Diary of a Yankee Engineer: The Civil War Story of John H. Westervelt, Engineer, 1st New York Volunteer Engineer Corps

By John H. Westervelt; Anita Palladino | Go to book overview

Diary of an Engineer During the
Rebellion

No. 57

February1st Warm and pleasant. Commenced to thaw in the morning & made considerable mud by night. It will take several days to thaw the frost entirely of the ground as it reached a considerable depth during the last few cold days. Yesterday afternoon large bodys of ice floated down the James completely carrying away the Pontoon bridge. The new bridge is complete except the draw. A temporary draw was made of canal boats and thus in a few hours after the accident teams were able to cross. The late cold weather has detained the mail. We have not had any for several days. It is said the mail boats are all froze fast in the Potomac. I hear a mail has arrived at City Point and will probably reach us to night. You wish to know what I have to eat, I will tell you. You must know that last summer our rations were cut down both in quantity & quality. Potatoes were cut off. Rice and hominy we were allowed only one of. Molasses was cut off entirely. Peas were cut off. Rations are issued every ten days as follows. Salt port, Beef, Codfish & mackerel, Bread & crackers, tea & coffee, salt, sugar, vinegar. Bread is issued to us five days & five crackers. We have the choice of leaving one or both behind and drawing flour. We draw our five days bread and five of flour in place of the hard tack. I again give my five days bread for five of flour, consequently I have all flour. Fish is only dealt out one kind each ten days. Potatoes can only be had by leaving some other article behind and getting the same value in that useful vegetable. Fresh beef is issued to us three days out of ten. Salt beef is very scarce and issued in small quantities. I am compelled to buy some things at the commissaries on orders. Potatoes cost per lb 1½ cts, Onions 4¼, flour 6½, molasses 80 cts per gall, I have tasted none of the above articles except the last two since Christmas. I bake my flour a number of ways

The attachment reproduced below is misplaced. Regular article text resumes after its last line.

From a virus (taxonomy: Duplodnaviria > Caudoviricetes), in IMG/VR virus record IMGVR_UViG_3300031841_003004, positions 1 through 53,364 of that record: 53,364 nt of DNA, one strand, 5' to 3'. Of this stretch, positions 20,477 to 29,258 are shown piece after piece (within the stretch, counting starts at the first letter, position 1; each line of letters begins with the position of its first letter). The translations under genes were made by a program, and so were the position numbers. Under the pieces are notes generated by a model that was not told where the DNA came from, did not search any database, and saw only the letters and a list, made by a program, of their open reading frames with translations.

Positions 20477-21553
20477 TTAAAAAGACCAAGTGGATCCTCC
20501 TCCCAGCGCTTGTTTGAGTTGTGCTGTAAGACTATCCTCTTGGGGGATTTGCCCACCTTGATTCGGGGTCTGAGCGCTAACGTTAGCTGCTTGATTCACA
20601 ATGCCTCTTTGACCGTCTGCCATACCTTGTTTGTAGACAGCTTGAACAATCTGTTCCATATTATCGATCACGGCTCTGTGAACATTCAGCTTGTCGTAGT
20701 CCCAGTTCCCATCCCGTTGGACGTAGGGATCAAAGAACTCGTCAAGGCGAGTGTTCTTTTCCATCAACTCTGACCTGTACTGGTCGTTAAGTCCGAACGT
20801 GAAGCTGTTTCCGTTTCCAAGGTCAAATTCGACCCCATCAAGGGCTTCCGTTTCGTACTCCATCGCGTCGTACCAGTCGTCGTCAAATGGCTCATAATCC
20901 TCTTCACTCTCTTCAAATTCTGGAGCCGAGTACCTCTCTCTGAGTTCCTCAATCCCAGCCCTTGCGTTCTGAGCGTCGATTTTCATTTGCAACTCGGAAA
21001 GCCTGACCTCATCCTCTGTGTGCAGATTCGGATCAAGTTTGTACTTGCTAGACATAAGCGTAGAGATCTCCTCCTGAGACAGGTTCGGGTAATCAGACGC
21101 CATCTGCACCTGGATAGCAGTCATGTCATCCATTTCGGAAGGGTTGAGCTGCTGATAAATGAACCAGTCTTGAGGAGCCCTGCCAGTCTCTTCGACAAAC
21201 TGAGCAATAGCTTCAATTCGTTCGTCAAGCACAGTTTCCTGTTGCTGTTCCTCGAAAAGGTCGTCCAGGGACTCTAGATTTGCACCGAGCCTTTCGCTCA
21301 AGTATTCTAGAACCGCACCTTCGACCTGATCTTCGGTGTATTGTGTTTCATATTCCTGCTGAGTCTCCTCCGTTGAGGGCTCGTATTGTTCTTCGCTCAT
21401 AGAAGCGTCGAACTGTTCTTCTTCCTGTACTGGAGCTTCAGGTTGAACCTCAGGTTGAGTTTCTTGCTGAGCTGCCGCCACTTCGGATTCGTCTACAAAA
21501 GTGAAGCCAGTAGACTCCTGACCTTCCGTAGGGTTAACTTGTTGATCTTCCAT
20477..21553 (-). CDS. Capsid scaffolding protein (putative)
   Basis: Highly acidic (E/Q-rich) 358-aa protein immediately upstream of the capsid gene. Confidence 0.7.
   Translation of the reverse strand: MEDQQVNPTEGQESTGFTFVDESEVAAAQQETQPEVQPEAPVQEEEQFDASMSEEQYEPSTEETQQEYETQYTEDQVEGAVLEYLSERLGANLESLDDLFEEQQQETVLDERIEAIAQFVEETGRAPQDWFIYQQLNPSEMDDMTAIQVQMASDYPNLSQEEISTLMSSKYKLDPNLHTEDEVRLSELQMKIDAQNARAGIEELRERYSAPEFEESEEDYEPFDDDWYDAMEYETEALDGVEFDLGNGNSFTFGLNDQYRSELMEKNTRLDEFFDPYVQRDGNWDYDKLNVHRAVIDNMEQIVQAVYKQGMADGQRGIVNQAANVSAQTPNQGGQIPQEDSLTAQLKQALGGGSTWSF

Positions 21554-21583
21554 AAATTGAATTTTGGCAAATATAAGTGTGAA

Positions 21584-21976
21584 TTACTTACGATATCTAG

-210-

Notes for this page

Add a new note
If you are trying to select text to create highlights or citations, remember that you must now click or tap on the first word, and then click or tap on the last word.
One moment ...
Default project is now your active project.
Project items
Notes
Cite this page

Cited page

Style
Citations are available only to our active members.
Buy instant access to cite pages or passages in MLA 8, MLA 7, APA and Chicago citation styles.

(Einhorn, 1992, p. 25)

(Einhorn 25)

(Einhorn 25)

1. Lois J. Einhorn, Abraham Lincoln, the Orator: Penetrating the Lincoln Legend (Westport, CT: Greenwood Press, 1992), 25, http://www.questia.com/read/27419298.

Note: primary sources have slightly different requirements for citation. Please see these guidelines for more information.

Cited page

Bookmark this page
Diary of a Yankee Engineer: The Civil War Story of John H. Westervelt, Engineer, 1st New York Volunteer Engineer Corps
Table of contents

Table of contents

Settings

Settings

Typeface
Text size Smaller Larger Reset View mode
Search within

Search within this book

Look up

Look up a word

  • Dictionary
  • Thesaurus
Please submit a word or phrase above.
Print this page

Print this page

Why can't I print more than one page at a time?

Help
Full screen
Items saved from this book
  • Bookmarks
  • Highlights & Notes
  • Citations
/ 268

matching results for page

    Questia reader help

    How to highlight and cite specific passages

    1. Click or tap the first word you want to select.
    2. Click or tap the last word you want to select, and you’ll see everything in between get selected.
    3. You’ll then get a menu of options like creating a highlight or a citation from that passage of text.

    OK, got it!

    Cited passage

    Style
    Citations are available only to our active members.
    Buy instant access to cite pages or passages in MLA 8, MLA 7, APA and Chicago citation styles.

    "Portraying himself as an honest, ordinary person helped Lincoln identify with his audiences." (Einhorn, 1992, p. 25).

    "Portraying himself as an honest, ordinary person helped Lincoln identify with his audiences." (Einhorn 25)

    "Portraying himself as an honest, ordinary person helped Lincoln identify with his audiences." (Einhorn 25)

    "Portraying himself as an honest, ordinary person helped Lincoln identify with his audiences."1

    1. Lois J. Einhorn, Abraham Lincoln, the Orator: Penetrating the Lincoln Legend (Westport, CT: Greenwood Press, 1992), 25, http://www.questia.com/read/27419298.

    Cited passage

    Thanks for trying Questia!

    Please continue trying out our research tools, but please note, full functionality is available only to our active members.

    Your work will be lost once you leave this Web page.

    Buy instant access to save your work.

    Already a member? Log in now.

    Search by... Author
    Show... All Results Primary Sources Peer-reviewed

    Oops!

    An unknown error has occurred. Please click the button below to reload the page. If the problem persists, please try again in a little while.